Last week, I came home after a particularly challenging day, and I said to my husband, “I’m just going to sit here and watch Ted Lasso.” He looked up with real concern and said, “That bad?” To which I nodded and made my way to the couch, where I escaped the day’s drama with the escapades of Ted and the Richmond Footballers.
If you have seen the Apple+ show, Ted Lasso, you will probably understand immediately why this was my coping mechanism of choice. If you haven’t seen it, I can’t recommend it highly enough. Last summer, I had heard a few people here and there talking about it, but it wasn’t until I was searching for a show that would continue to bring joy to my evenings when the Olympics were over that I met Coach Lasso. We were not Apple+ subscribers (I thought Hulu and Netflix were plenty!) but after a rave review from a trusted source, we decided to opt into the free trial just to check it out.
I instantly fell in love with this community of characters. For those of you who have not yet had the chance to experience Ted Lasso, let me give you the high-level overview: Ted Lasso was a Division two football coach in Kansas and is recruited to coach a soccer team in England. From episode 1, you learn of the plot that Ted is being intentionally set up to fail, and thus, the antics begin. There have been several articles written about Ted’s leadership style, but what I love most about Ted is his authentic commitment to the care of others.
In our classrooms, SEL is about creating the conditions where kids can thrive, and it’s also about holding space for kids to recognize and explore their emotions. It’s about helping kids – and adults!- develop more empathy for each other. It’s about seeing someone struggling and doing what you can to help lessen that struggle. In the show, Ted lives out these values by checking on all of the members of his team, and meaning it. It’s sad that this is such a surprising concept for the general TV viewing public, but teachers and school leaders know that kindness is not as readily available out in the world as it should be. As educators, our schools are our teams, and today more than ever, we need to check on EVERYONE, not just those who may be outwardly struggling. Our strongest teachers – the ones who seem to have it all together and are holding it together for everyone else – need to be checked on, too. During the pandemic, #checkonyourstrongteachers was trending on social media, and I’d like to gently remind us all to come back to this. Recently, I have heard a few very personal stories from these ‘strong’ teachers who finally hit their breaking point. The good news is that these teachers often have high stores of resilience and so they do bounce back, but it doesn’t change the fact that more and more of us are reaching these limits.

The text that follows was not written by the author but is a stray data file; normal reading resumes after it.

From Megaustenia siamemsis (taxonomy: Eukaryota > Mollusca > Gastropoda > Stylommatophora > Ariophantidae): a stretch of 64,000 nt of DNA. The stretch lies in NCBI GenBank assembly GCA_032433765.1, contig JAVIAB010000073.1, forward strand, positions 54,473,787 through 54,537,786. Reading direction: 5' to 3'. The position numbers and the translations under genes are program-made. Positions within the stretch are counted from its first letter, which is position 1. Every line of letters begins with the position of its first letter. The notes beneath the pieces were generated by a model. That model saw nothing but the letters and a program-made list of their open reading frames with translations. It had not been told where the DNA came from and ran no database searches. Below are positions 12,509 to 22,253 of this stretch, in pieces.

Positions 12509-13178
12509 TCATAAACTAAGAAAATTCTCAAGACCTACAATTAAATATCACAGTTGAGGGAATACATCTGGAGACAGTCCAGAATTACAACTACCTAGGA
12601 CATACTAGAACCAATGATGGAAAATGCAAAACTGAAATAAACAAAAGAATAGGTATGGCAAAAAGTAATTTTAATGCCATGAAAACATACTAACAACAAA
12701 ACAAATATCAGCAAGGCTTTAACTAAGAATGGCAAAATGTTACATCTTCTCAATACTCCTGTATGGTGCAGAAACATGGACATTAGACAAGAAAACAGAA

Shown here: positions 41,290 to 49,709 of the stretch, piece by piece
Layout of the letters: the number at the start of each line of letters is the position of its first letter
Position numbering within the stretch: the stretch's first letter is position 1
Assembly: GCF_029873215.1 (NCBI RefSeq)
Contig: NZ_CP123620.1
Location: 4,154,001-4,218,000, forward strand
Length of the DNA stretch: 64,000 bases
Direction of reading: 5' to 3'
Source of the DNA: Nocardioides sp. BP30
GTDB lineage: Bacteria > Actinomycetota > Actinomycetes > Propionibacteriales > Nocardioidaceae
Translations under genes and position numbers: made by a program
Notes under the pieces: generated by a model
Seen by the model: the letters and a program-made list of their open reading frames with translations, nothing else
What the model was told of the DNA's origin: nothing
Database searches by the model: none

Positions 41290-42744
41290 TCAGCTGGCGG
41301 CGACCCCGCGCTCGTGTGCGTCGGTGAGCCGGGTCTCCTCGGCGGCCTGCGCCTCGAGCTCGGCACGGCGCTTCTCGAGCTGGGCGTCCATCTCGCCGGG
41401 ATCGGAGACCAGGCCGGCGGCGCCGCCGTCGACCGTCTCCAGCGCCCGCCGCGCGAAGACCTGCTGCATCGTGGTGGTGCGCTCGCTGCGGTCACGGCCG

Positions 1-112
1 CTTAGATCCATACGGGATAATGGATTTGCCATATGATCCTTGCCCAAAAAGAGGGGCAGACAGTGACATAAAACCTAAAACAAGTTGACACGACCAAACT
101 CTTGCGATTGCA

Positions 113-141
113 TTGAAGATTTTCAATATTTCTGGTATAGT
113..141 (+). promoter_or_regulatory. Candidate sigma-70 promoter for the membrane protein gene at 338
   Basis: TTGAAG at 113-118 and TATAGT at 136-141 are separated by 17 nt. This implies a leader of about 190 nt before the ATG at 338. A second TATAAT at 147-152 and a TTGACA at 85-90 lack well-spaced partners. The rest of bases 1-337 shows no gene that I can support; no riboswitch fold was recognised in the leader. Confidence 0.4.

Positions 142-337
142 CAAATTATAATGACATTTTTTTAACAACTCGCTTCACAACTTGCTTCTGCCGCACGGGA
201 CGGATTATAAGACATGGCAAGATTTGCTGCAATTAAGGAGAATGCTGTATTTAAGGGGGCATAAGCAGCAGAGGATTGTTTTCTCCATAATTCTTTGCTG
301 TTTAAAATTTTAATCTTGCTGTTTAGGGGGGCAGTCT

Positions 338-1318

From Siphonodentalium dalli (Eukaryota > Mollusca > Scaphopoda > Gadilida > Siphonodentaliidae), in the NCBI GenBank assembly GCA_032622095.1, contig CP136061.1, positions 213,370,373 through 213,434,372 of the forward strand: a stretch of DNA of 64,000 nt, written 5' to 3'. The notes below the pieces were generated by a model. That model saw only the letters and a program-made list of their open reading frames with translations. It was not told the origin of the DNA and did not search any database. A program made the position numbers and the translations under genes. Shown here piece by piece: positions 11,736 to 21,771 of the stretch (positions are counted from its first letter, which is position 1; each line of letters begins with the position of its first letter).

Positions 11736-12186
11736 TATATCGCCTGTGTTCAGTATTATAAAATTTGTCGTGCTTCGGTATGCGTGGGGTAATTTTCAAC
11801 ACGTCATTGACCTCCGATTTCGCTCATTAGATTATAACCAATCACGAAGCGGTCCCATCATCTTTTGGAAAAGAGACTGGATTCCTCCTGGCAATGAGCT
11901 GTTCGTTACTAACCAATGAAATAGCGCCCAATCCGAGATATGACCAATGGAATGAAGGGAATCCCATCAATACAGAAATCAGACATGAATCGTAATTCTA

So how do we help? In a We Can Do Hard Things podcast from November 2021, Glennon Doyle, Abby Wambach, and Amanda Doyle interviewed Dr. Brené Brown. Brown offered this wisdom on how to support those who need it:
“But the small thing is when we see someone struggling, especially someone we care about, [our] job is to be in connection with, not to fix.” Glennon Doyle summarized this by referring to an earlier part in the conversation as, “when life gets hard this week, don’t fix it. Just walk with it.”
So this week, Dear Educators, check on your strong teachers. Check on your leaders. Check on your teammates – even the ones you might not know very well. For those you do know well, bring tissues and chocolate and hold space for your colleagues to cry or vent or just be quiet so they can refocus their energies to be there for their students. Life is going to continue to be hard; we know this. Hopefully, though, if we continue to walk with each other and these difficulties, we might just walk our way through.
Thank you, Educators, for showing up, and in the words of Rita Pierson, teaching ANYWAY.
We Can Do Hard Things Episode 48 transcript November 30, 2021
ABOUT THE AUTHOR
With more than two decades of experience in education around the globe, Kristen Moreland is committed to bringing humanity back to education. A former middle school English teacher and Instructional Coach, she is currently serving as the Director of Teaching and Learning for the Littleton Schools in Littleton, New Hampshire. You can follow her on Twitter @kmorekin and on Instagram @educatorsforhumanity